Seth

Re:tangible discussion (1)

dreamchaser (49529) | more than 6 years ago | (#22612622)

I never said he didn't deserve to get paid for it. I said that it's just as bad as ANY OTHER SOFTWARE PATENT. There is nothing novel and innovative about it; it's an incremental growth of games like Bejeweled using the unique features of the iPhone as a control axis. It shouldn't even be mentioned in the same breath as the word 'patent'.

Re:Patented game design? (1)

klenwell (960296) | more than 6 years ago | (#22612352)

Then the technique would show up all over the place and get over-exposed.

And then it'd be dropped for the next shiny thing. Or it would prove itself something more than a novelty and get applied in ever more creative ways. Either way, as the ./ tag likes to put it, nothing of value would be lost. In fact, there's a good chance a lot would be gained. And I'm sure the developer would still be profiting by it.

The lack of a patent on putting ink to paper has not seemed to have limited its significance or the ability of people to profit by it. (Though I guess you could argue that there have been restrictions as effective as a patent on it at various times and places throughout history. But rarely if ever for the general good.)

Re:Patented game design? (1)

LKM (227954) | more than 6 years ago | (#22621584)

As a consumer, his stupid rotoscoping patent only means I don't get to see thousands of awesome movies which could have been made, had he not patented it. For himself, it only means his idea will remain obscure forever.

Re:Patented game design? (1)

SlashWombat (1227578) | more than 6 years ago | (#22611644)

A patent on tilting the thing so cause something appear to move or slide?

There are all ready a zillion games over 100 years old that operate on this principle. (Where gravity supplies a reference axis.)

Then there is the fact that the iPhone undoubtably provide "tilt axis" information as a system call ... obviously, the iPhone designers anticipated using "tilt" as a control mechanism.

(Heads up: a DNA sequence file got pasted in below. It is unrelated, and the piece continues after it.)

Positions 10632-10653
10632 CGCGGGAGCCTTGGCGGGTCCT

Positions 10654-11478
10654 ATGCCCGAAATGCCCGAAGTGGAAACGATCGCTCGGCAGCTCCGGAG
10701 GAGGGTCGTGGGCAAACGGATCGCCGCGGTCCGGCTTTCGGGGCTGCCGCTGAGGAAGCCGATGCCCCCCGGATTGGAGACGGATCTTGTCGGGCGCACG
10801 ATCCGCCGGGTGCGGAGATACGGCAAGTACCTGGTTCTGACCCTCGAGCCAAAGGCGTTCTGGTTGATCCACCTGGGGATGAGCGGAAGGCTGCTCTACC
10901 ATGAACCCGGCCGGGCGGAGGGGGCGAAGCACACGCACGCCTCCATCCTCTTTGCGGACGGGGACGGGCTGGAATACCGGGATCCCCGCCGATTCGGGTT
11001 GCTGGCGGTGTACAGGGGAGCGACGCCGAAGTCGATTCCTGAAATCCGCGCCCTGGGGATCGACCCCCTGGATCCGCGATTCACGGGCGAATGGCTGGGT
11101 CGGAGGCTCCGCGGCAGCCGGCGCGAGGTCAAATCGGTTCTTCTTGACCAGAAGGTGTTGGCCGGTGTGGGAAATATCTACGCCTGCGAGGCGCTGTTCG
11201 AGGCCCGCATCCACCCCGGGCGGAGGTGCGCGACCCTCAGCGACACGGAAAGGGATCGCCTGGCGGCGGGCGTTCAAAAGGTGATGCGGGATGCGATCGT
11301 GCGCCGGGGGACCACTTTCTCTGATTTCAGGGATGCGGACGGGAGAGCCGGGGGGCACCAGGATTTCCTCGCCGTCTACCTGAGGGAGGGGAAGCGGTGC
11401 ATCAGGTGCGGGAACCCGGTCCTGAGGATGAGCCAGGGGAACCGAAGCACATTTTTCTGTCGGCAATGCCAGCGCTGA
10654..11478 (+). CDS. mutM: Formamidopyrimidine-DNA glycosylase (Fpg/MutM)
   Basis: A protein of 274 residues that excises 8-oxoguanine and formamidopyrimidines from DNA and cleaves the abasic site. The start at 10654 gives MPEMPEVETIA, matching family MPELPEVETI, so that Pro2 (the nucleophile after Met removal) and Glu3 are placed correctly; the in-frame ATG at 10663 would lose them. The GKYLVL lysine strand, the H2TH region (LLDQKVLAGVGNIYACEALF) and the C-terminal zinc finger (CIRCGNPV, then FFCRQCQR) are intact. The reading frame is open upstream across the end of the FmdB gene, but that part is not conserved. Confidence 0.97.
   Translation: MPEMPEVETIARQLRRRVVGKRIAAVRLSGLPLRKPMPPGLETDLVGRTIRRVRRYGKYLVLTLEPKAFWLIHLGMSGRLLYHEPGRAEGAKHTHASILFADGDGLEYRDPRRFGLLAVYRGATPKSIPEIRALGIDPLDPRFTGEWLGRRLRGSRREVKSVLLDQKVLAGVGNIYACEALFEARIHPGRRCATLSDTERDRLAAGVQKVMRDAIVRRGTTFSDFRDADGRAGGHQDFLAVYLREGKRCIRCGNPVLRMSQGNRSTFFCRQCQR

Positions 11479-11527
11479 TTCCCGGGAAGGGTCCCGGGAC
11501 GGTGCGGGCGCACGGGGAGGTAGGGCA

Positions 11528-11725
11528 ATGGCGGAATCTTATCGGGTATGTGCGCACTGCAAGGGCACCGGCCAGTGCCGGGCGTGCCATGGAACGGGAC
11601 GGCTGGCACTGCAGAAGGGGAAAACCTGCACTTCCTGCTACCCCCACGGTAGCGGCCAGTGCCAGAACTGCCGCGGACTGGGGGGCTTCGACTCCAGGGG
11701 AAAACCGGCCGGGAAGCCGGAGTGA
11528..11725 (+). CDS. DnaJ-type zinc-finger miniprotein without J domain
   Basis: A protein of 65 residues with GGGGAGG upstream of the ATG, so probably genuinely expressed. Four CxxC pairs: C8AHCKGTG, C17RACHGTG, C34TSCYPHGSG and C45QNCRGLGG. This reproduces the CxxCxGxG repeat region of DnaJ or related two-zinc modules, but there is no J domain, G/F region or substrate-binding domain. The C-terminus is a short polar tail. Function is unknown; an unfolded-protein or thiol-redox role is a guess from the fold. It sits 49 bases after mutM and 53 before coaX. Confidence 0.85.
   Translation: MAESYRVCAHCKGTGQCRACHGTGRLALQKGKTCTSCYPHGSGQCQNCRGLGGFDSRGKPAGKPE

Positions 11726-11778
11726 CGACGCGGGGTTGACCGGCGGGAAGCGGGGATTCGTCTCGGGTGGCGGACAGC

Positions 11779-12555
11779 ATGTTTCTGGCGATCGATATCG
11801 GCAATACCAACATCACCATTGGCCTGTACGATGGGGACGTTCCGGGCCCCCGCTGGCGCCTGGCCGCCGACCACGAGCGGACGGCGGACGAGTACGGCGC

But, because the unique concept here relates to a high tech gadget, the patent examiners will probably rule that it is a "novel concept", and pass it through the system as being valid. (rather than doing their job, and failing it!)

Still ... a neat "proof of concept", hope the guy makes some well deserved cash from this. (But, not be granted the patent ... PLEASE!)

Prior art available in a CrackerJack box ... (1)

tomhudson (43916) | more than 6 years ago | (#22611810)

Those little plastic games that came free in CrackerJacks boxes where you try to get all the balls to sit in holes at the same time, or get all the rings on the central peg - both one-handed games controlled by physically shaking/moving the game.

Then there's smaller knock-offs of labyrinth [officeplayground.com].

Re:Patented game design? (1)

Joe Tie. (567096) | more than 6 years ago | (#22612604)

One of his earlier games, for the gameboy color, was pretty much snatched up from him by the distributor. After receiving 0% of the sales, I imagine he's a little paranoid this time around.

Re:Patented game design? (2, Insightful)

mdwh2 (535323) | more than 6 years ago | (#22612702)

Is this a necessary step these days for independent/homebrew developers, so that their new ideas aren't simply snatched up by the big guys for their own benefit? Or is this move something that should be discouraged in the indie scene?

Discouraged - if nothing else, such a move also stops other independent developers being able to write code that might infringe on the patent.